Ukraine Symposium – Using Cellphones to Gather and Transmit Military Information, A Postscript

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| Nov 4, 2022

Civilians, cellphones

In a previous post, Major Casey Biggerstaff and I analyzed the legal consequences of Ukrainian civilians using the “ePPO” application (app) to report incoming Russian air strikes. Under Article 51(3) of the 1977 Additional Protocol I to the Geneva Conventions, which binds both Russia and Ukraine, civilians lose their international humanitarian law (IHL) protections from attack “for such time as they take a direct part in hostilities” (see also ICRC Customary IHL study rule 6, DoD Law of War Manual § 5.8, Additional Protocol II Article 13(3)). We concluded that while using the app made great operational sense, ePPO users sometimes qualify as direct participants in hostilities and lose those protections. That means Russia may lawfully target those who do. Moreover, during an attack on another legitimate military objective, Russian forces need not consider any incidental harm to ePPO users during the proportionality and feasible precautions assessments that IHL requires.

Since publication, several IHL practitioners have contacted me regarding variations of the ePPO app scenario. Two merit a postscript to our piece: using an app to warn civilians of an impending attack; and crowdsourcing for intelligence reasons when the “crowd” is unsuspecting of the underlying purpose. As will be explained, in most cases, those involved cannot be characterized as directly participating in hostilities and would retain their various IHL protections from attacks.

Warning the Civilian Population

The first scenario involves Sentry, an app used in Syria to warn of Syrian and Russian air strikes. Developed by two Americans who had previously worked with Syrian civilians, it was a response to Russian and Syrian indiscriminate bombing, which they considered “the biggest threat to peace inside of Syria.”

Users of the app identify the type of aircraft that is spotted, what it is doing, and its direction. The Sentry program processes the data, estimates the aircraft’s trajectory, and transmits a warning through Facebook and Telegram messages, Tweets, and sirens, thereby enabling potentially affected civilians to take shelter. White Helmet rescue workers are also notified when and where the attack is expected to occur. If the area is populated, they inform medical facilities, which can then prepare for the arrival of the wounded and respond themselves.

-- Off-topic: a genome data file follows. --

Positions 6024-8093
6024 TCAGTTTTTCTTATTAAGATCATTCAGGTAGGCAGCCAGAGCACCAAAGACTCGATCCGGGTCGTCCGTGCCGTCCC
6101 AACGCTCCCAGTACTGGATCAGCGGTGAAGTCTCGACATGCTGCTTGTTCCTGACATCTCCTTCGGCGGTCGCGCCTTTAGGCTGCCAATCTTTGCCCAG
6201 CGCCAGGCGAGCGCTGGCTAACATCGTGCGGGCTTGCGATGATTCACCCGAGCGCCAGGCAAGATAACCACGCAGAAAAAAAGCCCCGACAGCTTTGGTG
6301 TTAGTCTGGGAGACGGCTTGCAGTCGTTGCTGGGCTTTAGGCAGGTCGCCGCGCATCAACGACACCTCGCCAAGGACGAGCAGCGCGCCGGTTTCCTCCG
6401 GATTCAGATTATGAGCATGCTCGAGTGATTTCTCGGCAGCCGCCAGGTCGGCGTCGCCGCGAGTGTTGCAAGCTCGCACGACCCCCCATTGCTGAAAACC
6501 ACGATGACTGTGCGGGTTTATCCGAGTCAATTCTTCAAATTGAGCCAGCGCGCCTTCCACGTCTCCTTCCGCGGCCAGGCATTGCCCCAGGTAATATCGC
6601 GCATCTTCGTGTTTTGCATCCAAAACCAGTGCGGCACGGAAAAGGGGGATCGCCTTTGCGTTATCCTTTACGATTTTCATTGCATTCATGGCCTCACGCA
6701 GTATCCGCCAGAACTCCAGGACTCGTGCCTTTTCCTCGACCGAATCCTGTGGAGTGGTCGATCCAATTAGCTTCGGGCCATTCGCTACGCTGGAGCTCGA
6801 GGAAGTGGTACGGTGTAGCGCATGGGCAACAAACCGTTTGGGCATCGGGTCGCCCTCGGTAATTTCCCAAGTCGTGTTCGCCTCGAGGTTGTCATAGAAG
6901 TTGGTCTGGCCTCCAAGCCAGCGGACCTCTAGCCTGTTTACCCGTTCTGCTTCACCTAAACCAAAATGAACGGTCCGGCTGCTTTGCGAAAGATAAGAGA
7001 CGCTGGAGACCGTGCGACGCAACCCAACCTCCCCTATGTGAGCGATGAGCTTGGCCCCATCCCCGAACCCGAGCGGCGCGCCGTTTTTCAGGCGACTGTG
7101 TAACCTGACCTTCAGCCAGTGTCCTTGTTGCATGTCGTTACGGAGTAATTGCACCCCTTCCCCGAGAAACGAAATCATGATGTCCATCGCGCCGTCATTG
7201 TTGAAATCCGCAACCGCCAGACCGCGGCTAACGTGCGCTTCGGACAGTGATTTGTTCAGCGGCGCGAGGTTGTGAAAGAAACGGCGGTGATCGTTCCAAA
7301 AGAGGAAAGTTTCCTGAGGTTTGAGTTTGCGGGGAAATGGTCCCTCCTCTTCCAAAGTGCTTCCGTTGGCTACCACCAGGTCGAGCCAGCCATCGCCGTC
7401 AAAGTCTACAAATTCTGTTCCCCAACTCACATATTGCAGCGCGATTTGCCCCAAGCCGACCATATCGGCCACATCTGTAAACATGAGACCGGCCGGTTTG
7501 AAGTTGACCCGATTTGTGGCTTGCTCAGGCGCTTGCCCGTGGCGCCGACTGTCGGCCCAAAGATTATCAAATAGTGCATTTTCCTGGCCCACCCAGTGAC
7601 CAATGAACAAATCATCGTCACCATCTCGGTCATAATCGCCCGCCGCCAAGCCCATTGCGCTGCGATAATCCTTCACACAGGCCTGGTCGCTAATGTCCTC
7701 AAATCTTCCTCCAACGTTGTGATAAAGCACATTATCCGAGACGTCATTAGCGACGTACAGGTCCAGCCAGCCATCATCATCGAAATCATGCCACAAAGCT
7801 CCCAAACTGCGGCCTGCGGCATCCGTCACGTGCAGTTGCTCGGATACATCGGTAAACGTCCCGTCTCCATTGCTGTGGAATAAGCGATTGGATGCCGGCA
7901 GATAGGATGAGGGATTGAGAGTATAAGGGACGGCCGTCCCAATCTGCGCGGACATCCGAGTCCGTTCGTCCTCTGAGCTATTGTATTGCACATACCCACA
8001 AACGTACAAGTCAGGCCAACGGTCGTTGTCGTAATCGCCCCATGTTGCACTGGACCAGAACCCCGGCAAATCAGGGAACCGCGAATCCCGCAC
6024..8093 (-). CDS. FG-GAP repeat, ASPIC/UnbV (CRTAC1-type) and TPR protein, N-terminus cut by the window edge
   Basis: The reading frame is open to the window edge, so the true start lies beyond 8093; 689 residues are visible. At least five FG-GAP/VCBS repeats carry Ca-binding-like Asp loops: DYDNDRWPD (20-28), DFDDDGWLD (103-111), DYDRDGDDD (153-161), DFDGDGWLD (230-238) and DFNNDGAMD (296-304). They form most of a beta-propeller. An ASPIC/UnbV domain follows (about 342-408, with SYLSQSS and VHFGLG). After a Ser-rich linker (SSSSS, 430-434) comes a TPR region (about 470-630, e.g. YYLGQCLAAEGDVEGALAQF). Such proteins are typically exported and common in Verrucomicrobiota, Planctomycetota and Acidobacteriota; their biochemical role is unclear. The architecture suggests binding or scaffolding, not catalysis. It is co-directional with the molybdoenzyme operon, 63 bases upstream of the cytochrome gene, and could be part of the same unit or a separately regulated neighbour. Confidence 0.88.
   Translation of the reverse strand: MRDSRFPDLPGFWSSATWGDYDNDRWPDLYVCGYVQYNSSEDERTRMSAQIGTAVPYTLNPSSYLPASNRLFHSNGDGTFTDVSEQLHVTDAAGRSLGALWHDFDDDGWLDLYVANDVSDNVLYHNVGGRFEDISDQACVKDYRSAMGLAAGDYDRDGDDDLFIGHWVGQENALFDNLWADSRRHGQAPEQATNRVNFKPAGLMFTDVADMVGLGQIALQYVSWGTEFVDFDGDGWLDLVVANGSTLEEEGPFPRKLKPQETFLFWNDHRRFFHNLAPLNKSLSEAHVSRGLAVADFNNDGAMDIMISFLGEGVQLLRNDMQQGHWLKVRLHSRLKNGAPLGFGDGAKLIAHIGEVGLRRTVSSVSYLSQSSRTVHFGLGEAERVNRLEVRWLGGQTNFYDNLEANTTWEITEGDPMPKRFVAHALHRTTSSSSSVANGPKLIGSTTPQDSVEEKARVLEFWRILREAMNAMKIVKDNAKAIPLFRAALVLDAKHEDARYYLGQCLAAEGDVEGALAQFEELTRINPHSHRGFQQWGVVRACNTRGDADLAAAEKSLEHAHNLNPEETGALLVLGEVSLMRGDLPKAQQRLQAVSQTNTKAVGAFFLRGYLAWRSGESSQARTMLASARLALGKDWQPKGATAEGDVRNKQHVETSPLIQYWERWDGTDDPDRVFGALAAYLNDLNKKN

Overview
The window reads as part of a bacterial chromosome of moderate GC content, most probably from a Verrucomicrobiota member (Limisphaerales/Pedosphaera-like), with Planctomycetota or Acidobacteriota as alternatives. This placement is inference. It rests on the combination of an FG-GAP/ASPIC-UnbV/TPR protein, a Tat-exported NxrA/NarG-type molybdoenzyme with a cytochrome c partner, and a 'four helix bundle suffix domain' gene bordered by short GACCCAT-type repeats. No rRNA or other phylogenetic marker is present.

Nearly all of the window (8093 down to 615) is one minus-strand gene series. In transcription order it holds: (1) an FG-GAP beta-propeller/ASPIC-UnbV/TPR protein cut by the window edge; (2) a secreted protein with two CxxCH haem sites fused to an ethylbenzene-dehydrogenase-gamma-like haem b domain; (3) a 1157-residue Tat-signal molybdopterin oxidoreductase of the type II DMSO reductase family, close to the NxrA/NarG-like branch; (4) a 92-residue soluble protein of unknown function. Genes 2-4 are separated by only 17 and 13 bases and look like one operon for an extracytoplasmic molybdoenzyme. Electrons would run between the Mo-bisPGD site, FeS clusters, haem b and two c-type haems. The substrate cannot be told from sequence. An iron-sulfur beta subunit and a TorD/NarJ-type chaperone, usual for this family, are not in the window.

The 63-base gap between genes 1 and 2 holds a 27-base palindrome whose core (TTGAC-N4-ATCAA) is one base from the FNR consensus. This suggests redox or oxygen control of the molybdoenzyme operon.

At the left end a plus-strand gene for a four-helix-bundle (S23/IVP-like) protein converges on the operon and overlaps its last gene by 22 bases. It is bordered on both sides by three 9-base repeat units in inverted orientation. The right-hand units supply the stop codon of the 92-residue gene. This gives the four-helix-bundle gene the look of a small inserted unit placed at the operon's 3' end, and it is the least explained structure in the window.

The legal conundrum with such a system is that the military can also leverage the warnings, as in alerting air defenses or evacuating military facilities likely to be struck. This raises the question of whether the app’s civilian users are direct participants, a concept examined in greater depth in our earlier post. It suffices here to recall that it consists of three constitutive elements put forth by the ICRC in its Interpretive Guidance on the Notion of Direct Participation – threshold of harm, direct causation, and belligerent nexus. Although I take issue with some of the Interpretive Guidance’s application of the elements, I find them to be a reasonable interpretation of the direct participation rule.

The first element is evidently met. It requires that “[t]he act … be likely to adversely affect the military operations or military capacity of a party to an armed conflict or, alternatively, to inflict death, injury, or destruction on persons or objects protected against direct attack” (Interpretive Guidance at 46, see also ICRC Commentary to AP I ¶ 1944). Importantly, this only entails an effect on military operations.

Here, there is no question that the warning could deprive an attacker of the advantages it seeks. For instance, a strike on enemy forces in a building is foiled if they take shelter first because they have been warned. Similarly, the causal connection required by the second element is satisfied, for the relationship between the app’s use and defensive actions is plainly direct (Interpretive Guidance at 52). After all, the user’s report enables the military to act defensively within seconds of receiving the resulting warning.

It is upon the third element, belligerent nexus, that characterization of the reporting as direct participation falters. According to the Interpretive Guidance, “the act must be specifically designed to directly cause the required threshold of harm in support of a party to the conflict and to the detriment of another” (at 46). This does not mean that the actor’s subjective intent must be to harm one of the parties to the conflict. For instance, a civilian compelled to fight for an insurgent group is no less a direct participant; the civilian may not want to harm the enemy, but the act is such that it is meant to do so.